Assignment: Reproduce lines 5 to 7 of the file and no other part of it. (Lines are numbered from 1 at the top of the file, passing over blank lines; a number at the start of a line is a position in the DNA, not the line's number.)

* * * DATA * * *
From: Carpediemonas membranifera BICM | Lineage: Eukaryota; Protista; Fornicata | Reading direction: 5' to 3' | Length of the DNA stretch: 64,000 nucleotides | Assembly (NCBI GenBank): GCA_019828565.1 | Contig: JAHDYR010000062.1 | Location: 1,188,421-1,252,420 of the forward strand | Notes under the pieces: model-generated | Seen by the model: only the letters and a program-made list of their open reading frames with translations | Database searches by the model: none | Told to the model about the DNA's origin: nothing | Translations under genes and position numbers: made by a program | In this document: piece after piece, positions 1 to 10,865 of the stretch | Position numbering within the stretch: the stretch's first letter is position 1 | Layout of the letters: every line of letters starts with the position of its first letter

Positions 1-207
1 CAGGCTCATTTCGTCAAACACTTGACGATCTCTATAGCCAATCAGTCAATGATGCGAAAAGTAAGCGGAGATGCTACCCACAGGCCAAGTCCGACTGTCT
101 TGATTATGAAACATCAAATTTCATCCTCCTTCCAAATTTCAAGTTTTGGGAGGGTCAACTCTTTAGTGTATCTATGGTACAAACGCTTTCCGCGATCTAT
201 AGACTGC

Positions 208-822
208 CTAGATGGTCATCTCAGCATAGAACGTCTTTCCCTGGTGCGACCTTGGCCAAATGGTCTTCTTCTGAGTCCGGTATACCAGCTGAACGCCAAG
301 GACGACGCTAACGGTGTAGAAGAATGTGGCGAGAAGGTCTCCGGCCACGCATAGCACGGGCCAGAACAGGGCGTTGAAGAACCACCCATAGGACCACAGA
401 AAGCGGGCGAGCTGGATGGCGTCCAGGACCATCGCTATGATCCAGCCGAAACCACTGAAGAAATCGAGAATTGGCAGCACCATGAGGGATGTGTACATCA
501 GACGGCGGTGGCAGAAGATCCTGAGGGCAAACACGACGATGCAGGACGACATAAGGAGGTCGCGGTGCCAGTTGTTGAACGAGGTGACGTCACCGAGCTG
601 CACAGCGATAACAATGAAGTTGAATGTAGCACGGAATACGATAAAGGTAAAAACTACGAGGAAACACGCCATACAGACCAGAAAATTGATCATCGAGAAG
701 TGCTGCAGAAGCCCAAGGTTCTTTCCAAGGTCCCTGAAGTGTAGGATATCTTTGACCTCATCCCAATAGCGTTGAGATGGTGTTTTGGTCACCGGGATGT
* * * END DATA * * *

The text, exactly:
201 AGACTGC

Positions 208-822
208 CTAGATGGTCATCTCAGCATAGAACGTCTTTCCCTGGTGCGACCTTGGCCAAATGGTCTTCTTCTGAGTCCGGTATACCAGCTGAACGCCAAG